Nico: julkiset kulkuvälineet [natural native speed]
Michael: Next we have..
Nico: raitiovaunu [natural native speed]
Michael: tram
Nico: raitiovaunu [slowly - broken down by syllable]
Nico: raitiovaunu [natural native speed]
Michael: Next we have..
Nico: pysäkki [natural native speed]
Michael: stop
Nico: pysäkki [slowly - broken down by syllable]
Nico: pysäkki [natural native speed]
Michael: Next we have..
Nico: jäädä pois [natural native speed]
Michael: to get off
Nico: jäädä pois [slowly - broken down by syllable]
Nico: jäädä pois [natural native speed]
Michael: Next we have..
Nico: vasemmalla puolella [natural native speed]
Michael: on the left side
Nico: vasemmalla puolella [slowly - broken down by syllable]
Nico: vasemmalla puolella [natural native speed]
Michael: Next we have..
Nico: varaus [natural native speed]
Michael: reservation
Nico: varaus [slowly - broken down by syllable]
Nico: varaus [natural native speed]
KEY VOCAB AND PHRASES
Michael: Let's have a closer look at the usage of some of the words and phrases from this lesson. The first word is..
Nico: kalaravintola
Michael: meaning "fish restaurant" or “seafood restaurant.”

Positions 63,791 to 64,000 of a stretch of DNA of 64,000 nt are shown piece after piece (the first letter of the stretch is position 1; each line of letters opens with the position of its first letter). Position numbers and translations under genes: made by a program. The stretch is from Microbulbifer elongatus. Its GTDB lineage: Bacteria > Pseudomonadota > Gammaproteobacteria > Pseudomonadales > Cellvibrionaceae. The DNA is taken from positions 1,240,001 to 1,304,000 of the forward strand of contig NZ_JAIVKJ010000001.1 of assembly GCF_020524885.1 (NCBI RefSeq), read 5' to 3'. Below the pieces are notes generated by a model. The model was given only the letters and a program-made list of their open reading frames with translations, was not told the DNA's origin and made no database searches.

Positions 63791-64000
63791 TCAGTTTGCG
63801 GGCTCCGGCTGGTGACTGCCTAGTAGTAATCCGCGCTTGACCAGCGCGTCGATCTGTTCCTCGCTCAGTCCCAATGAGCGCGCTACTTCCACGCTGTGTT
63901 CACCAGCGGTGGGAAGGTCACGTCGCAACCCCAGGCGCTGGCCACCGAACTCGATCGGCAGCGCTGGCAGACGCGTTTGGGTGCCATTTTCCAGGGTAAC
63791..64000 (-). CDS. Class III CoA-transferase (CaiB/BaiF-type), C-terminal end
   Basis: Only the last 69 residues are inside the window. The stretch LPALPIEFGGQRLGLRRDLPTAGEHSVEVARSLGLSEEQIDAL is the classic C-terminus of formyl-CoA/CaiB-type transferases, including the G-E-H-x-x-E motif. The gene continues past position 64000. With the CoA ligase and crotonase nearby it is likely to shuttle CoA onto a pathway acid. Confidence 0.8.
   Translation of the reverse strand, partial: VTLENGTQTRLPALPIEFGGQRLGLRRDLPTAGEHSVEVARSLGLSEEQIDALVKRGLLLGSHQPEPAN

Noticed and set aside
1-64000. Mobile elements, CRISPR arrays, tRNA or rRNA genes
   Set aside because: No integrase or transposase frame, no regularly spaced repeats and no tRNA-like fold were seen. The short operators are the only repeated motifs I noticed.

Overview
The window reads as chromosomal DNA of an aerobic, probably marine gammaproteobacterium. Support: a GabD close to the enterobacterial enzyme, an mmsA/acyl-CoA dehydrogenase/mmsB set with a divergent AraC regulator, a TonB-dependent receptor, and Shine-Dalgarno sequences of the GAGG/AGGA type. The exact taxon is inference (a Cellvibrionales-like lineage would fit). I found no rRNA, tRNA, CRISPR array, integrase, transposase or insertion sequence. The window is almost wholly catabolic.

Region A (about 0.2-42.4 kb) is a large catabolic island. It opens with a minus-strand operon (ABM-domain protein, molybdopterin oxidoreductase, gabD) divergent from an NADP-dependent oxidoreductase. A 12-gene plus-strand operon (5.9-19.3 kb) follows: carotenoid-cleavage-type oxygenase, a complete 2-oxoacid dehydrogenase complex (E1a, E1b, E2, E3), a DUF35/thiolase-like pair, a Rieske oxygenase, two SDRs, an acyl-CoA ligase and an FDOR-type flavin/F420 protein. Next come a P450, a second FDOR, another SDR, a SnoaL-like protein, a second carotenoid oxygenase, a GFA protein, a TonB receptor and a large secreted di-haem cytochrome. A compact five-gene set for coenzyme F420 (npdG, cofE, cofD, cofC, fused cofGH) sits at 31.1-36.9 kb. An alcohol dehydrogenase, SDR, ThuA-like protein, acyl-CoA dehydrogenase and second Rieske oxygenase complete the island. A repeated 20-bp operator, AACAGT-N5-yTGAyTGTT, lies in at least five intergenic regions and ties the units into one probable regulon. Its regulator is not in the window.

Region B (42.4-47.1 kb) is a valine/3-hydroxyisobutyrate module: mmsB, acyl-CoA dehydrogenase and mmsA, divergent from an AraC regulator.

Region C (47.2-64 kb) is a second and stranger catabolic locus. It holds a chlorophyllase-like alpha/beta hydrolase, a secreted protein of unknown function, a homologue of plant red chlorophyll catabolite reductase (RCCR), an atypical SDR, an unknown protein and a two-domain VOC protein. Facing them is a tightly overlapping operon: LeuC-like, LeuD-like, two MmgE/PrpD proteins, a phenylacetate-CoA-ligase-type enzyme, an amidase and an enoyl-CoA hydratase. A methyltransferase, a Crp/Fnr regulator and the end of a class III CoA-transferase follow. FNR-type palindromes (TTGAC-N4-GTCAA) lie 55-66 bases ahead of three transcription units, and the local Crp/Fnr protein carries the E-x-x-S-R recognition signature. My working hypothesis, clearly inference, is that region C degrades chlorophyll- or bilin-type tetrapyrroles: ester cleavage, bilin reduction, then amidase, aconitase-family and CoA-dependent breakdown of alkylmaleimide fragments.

Nico: It’s made up of two words- kala, meaning "fish," and ravintola, meaning "restaurant.”
Michael: You can also replace the word "fish" with other words to talk about different types of restaurants. What if we want to talk about a vegetarian restaurant?
Nico: You would make the first part kasvis meaning "vegetable." You can also use pihvi meaning "steak," for a steakhouse, or pitsa meaning "pizza," for a pizzeria.
Michael: Can you give us an example using “fish restaurant”?
Nico: Sure. For example, you can say.. Japanissa on todella hyviä kalaravintoloita.
Michael: ..which means "There are really good fish restaurants in Japan." Okay, what's the next phrase?
Nico: julkinen kulkuväline
Michael: literally, this means "public means of transport"
Nico: This phrase is made up of two parts- julkinen, meaning "public," and kulkuväline, meaning "means of transport."
Michael:This word refers to all kinds of transport that are available for the public, including buses, trains, subways, trams, and ferries. It’s most commonly used in fairly formal situations. Nico, can you tell us the names of the most common means of transportation?
Nico:In Finland, the most common means of public transport are the bussi or linja-auto, which both mean“bus,” and the juna, “train.” As I said before, subways, or metro, and trams, or raitiovaunu, exist only in Helsinki.